(Fri) January 19 Film: Trobriand Cricket

Due By Wed In Class:
• Read Delaney: “Spatial Locations” and “The American Front Porch: Women’s Liminal Space”  33-74  
• Begin: Return to Laughter

Week 3: All We Have is Time

(Mon) January 22nd Lecture: Mike Wilcox
(Wed) January 24 Lecture: Mike Wilcox
(Fri) January 26th        Sections meet

Due By Wed In Class:
• Read Delaney: “All We Have is Time”; “Time is for Savoring”; and “The Original Affluent Society”  75-133
• Finish  Return to Laughter
• Due: Delaney Exercises and Return to Laughter Questions

Week 4:  Ethnography and Colonization, Language

(Mon) January 29 Lecture: Ethnography (cont) and Colonization      
(Wed) January 31 Lecture: Language: We are What We Speak
(Fri) Feb 2 Section

Due By Wed In Class:
• Read Delaney “Language: We Are What We Speak” 134-174
• Read: House of Lim
• Due: Delaney Exercises
• Feb 4 Watch the Pre-game of the Super bowl in your House or Dorm (or at Murray House)
6-630 pm on ABC. Assignment: be an ethnographer- take notes, what is going on???

Week 5:  Relatives and Relations: Class, Caste, Family and Kinship  

(Mon) Feb 5   Lecture: Early Kinship (Robert Rollings)
(Wed) Feb 7   Lecture:  Kinship and its Critiques
(Fri) Feb 9 Friday Midterm in class

Due By Wed In Class:
• Read Delaney “Relatives and Relations” and “Symbols of Category Membership” and “Kinship Systems” 175-229  
• Begin In Search of Respect (Selected Chapters To be Announced)
• Due: Delaney Exercises; Super bowl Pre-game Exercise and House of Lim Questions

Film?: Dadi’s family

Week 6:   Political Economy, Class and Culture: Narratives of development and progress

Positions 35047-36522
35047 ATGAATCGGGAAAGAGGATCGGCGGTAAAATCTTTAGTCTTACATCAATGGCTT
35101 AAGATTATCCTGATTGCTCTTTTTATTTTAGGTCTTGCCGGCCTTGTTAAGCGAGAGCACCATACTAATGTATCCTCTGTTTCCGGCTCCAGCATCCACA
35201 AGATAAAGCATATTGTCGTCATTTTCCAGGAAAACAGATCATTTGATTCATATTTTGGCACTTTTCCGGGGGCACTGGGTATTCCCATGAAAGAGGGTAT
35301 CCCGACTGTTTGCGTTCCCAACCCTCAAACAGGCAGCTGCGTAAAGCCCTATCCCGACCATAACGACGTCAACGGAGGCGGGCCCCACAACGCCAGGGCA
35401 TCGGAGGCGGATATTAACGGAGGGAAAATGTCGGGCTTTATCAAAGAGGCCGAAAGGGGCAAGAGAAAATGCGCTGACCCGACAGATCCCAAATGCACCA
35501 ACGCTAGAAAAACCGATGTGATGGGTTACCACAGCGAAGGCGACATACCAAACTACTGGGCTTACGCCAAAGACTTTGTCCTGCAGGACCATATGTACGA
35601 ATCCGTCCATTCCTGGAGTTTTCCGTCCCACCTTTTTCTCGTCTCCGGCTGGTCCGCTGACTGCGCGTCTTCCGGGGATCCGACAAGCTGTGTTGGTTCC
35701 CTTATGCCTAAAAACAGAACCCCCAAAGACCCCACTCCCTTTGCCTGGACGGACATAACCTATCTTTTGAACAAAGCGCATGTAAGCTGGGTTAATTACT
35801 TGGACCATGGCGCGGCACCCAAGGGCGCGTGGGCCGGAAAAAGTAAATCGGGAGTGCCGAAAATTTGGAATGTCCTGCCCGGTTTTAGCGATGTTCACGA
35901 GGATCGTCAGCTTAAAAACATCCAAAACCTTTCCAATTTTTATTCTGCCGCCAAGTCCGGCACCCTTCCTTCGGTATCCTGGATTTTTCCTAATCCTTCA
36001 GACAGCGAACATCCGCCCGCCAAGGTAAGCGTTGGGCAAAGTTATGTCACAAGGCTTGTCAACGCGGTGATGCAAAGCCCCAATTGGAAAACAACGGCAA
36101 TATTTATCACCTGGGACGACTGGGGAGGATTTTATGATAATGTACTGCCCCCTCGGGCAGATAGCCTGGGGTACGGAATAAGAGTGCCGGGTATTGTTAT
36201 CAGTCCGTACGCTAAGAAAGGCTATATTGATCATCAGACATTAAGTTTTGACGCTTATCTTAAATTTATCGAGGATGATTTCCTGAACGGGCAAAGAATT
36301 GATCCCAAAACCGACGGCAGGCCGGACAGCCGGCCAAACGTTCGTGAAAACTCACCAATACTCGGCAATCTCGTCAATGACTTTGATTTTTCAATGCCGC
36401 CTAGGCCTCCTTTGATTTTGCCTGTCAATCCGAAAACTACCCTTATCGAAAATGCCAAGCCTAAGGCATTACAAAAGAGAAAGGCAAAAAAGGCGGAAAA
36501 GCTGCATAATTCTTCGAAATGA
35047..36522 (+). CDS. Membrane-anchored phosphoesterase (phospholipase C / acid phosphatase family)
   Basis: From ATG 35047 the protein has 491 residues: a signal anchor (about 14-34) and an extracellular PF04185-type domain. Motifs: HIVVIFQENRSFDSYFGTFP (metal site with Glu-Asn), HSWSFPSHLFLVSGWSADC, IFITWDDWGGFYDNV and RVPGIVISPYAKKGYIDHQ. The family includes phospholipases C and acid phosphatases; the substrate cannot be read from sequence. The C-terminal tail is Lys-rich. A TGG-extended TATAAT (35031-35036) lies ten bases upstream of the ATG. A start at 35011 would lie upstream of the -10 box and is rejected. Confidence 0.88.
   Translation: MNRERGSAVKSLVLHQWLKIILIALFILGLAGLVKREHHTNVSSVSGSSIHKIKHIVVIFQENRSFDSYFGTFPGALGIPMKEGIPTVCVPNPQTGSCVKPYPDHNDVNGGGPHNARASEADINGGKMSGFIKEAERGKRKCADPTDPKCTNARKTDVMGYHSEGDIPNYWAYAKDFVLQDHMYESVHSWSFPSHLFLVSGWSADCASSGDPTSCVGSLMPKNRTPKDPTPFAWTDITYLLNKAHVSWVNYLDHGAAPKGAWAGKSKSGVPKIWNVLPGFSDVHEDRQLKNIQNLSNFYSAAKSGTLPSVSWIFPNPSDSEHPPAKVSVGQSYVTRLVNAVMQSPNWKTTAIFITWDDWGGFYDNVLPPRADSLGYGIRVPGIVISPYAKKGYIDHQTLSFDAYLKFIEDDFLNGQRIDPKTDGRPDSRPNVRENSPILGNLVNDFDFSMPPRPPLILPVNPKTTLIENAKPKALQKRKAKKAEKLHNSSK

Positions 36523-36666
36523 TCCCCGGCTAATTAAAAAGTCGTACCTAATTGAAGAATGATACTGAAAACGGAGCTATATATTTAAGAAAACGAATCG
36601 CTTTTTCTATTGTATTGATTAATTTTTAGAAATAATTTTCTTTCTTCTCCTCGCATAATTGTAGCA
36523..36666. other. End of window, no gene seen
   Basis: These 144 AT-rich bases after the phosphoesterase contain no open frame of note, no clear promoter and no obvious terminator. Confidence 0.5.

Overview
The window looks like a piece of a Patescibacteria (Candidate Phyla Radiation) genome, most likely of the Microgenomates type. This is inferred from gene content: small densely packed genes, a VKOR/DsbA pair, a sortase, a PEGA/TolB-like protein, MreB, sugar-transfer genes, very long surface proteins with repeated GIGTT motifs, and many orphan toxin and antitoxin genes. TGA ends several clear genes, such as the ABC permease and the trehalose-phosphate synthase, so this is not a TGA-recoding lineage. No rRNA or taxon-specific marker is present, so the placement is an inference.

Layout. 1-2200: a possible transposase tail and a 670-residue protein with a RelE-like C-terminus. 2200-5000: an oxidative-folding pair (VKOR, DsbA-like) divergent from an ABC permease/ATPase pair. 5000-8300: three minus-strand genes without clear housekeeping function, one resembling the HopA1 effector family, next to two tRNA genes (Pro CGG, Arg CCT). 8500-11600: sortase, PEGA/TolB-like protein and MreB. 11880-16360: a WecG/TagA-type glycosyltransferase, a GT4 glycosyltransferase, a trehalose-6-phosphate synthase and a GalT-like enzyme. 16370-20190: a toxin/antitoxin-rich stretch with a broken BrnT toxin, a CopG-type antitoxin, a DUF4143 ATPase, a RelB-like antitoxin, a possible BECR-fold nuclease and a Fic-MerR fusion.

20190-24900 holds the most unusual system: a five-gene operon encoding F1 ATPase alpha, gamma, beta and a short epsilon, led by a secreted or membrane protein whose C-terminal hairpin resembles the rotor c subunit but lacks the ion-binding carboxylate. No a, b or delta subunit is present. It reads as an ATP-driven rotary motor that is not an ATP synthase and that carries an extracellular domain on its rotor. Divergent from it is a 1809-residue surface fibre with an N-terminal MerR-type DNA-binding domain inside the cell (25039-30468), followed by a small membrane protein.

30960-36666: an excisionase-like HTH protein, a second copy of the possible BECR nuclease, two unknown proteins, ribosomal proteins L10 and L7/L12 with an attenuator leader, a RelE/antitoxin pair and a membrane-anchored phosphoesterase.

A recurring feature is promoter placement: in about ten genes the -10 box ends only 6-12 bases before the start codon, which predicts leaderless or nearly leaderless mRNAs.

(Mon) Feb 12 Lecture: Political Economy
(Wed) Feb 14 Lecture: Class
(Fri) Feb 16 Section

Due By Wed In Class:
• Read Wolfe Article: “The Bills of Inequality” (on Coursework)
• Selections from In Search of Respect
• Due: In Search of Respect Questions

Film: Born Rich

Week 7:   Anthropological Approaches to Gender

(Mon) Feb 19 HOLIDAY---Begin Reading: Guests of the Sheik
(Wed) Feb 21 Lecture: Gender
(Fri) Feb 23 Section

Due By Wed In Class:
• Read Delaney “Our Bodies, Our Selves” 229-269
• Read Guests of the Sheik (Parts I-III up to p. 216)
• Due: Delaney Questions

Week 8:  Religion Ritual and Culture

(Mon) Feb 26 Lecture
(Wed) Feb 28 Lecture
(Fri) March 2 Section

Due By Wed In Class:
• Read Victor Turner Article (Uploaded on Coursework)
• Finish Guests of the Sheik (Parts IV-VI)
• Due: Guests of the Sheik Questions

Week 9:   Indigenous Peoples and Movements: Representation and the Reformulation of Anthropology

(Mon) Mar 5 Lecture
(Wed) Mar 7 Lecture
(Fri) Mar 9 Section

Due By Wed In Class:
• Read Selection from Rosaldo, Culture and Truth
• Read Article Warren on “Pan-Mayanism”
• Begin Reading: The Beautiful and the Dangerous (Chapters 1-9)
• Due: The Beautiful and the Dangerous Questions

Week 10:  Globalization and Modernity- Questions new and old (Review and Final)

(Mon) Mar  12 Lecture
(Wed) Mar  14 Section
(Fri) Mar  16 Final Exam In-Class

Due by Wed In-Class:
• Finish The Beautiful and the Dangerous